Feasting All Night Long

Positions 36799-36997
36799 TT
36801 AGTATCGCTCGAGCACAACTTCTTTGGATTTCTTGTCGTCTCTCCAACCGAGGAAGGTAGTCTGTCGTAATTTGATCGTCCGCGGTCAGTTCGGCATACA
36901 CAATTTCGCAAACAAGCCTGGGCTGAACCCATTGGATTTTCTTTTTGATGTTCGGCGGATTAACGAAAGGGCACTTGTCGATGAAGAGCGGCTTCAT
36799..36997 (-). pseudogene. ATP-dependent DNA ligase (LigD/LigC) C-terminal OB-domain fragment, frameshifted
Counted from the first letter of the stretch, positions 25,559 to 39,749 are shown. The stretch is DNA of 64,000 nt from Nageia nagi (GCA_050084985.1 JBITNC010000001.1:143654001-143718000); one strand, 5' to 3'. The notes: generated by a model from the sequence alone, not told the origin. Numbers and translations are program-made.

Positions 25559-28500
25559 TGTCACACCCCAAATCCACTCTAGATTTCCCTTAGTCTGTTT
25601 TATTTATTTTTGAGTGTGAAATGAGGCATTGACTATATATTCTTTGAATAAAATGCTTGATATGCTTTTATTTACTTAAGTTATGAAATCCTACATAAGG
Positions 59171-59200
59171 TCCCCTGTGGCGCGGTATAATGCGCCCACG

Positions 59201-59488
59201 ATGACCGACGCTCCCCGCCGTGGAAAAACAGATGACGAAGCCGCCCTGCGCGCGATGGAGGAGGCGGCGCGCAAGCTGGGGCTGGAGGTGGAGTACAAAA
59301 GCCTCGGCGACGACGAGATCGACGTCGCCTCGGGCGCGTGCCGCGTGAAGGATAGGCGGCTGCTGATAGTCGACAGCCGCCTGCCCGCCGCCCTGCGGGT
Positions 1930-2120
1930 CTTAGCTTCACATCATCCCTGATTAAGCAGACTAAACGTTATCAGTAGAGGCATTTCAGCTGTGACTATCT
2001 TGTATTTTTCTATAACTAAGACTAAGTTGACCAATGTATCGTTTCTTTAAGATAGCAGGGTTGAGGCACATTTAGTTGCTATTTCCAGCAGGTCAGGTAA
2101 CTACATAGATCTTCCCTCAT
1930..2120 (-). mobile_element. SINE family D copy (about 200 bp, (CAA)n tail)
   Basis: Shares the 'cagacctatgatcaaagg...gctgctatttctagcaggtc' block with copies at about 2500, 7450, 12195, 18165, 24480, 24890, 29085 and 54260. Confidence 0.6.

first_imgIt’s the time for fasting, but also for feasting, and not just for devout Muslims observing the 30-day roza. For foodies all over India, Ramzan is the time to soak in the Eid spirit and what better place than the historic walled city of the national capital New Delhi with the majestic Jama Masjid looming in the backdrop.Come dusk and the winding lanes of the Jama Masjid area come alive with the sights and sounds — and smells — of celebrations. Of chicken tikkas sizzling, mutton kebabs roasting over blazing fires, giant woks of puris and massive cauldrons of curries, biryanis, steaming milk, etc.The crowds gather at iftar and continue until dawn, when the sehri meal is eaten.While iftar marks the end of the meal at nightfall, sehri is the early morning meal before the dawn of another fasting day.As important as it is to not let a morsel of food or a drop of liquid pass through one’s lips during Ramzan, it is equally important to have a nutritious and healthy diet before and after the fast.The fast is traditionally broken with a small meal of dates, fruits and pakodas. And sehri usually constitutes specialties like khajla (round bread), pheni (spiral crusty cakes) and sheermaal (sweet buns, usually served with butter and jam), providing the required energy without wreaking havoc on the digestive system.Khajla and pheni are made in pure ghee and soaked in milk overnight. Sugar is added at the time of consumption. Some people like to add dry fruits.“People usually go to bed after eating the sehri; so the meal should be light and digestable, but at the same time energetic,” Javed Ali, a shopowner selling khajla in one of the many bylanes near Jama Masjid, said.Between the two meals, is when the real feasting happens.According to Ali, several non-Muslim customers from across the city throng to his shop every year. And the milling crowds in the lanes are evidence.Markets around Jama Masjid, decked up and bustling with crowds, are open all night. The excitement is palpable as you enter one of the many lanes leading to the 17th century historic mosque, decorated in yellow lights. Hundreds of shops and eating joints line the narrow lanes, beckoning people from the neighborhood and beyond.Post-iftar, the markets and streets are abuzz with people out for shopping and dinner and some others to meet friends over a Banarasi paan.Nearby, popular eateries like Karim’s and Al-Jawahar restaurant do brisk business as families throng to them for dinner, while youngsters and those on shoestring budgets, head to kiosks outside these restaurants, grilling all types of meats.Mutton seekh kebabs, shammi kebabs, chicken tikkas and fried chicken are usually served with rumali rotis and a generous dollop of mint chutney, chopped onions and chaat masala. A meal for two at any of the dozen kiosks costs around Rs.150 ($3).For those with a sweet tooth, the area offers abundant shops and kiosks selling rabri faluda, kulfi, jalebi, phirni and badam milk.Apart from gorging on the succulent kebabs and spicy curries, shopping is another highlight during this period.After all, this is also the time to stock up on new clothes.Women throng the several clothes, footwear and cosmetics shops in Chitli Kabar, Matia Mahal, Ballimaran Market and Meena Bazaar for Lucknowi Chikan suits, fancy sandals and imported cosmetics. The men hunt for kurta pyjama, salwar kameez, skull caps and sandals.“Everyone wants to look their best on Eid. So, it’s an arduous job of finding that perfect attire or a sandal that stands out,” 21-year-old Delhi University student Saira Parveen said.She hunted in several shops for an hour before she found the perfect mascara to match her turquoise blue suit. “This is how I reward myself after I have done my duty towards my religion,” she said. Related Itemslast_img read more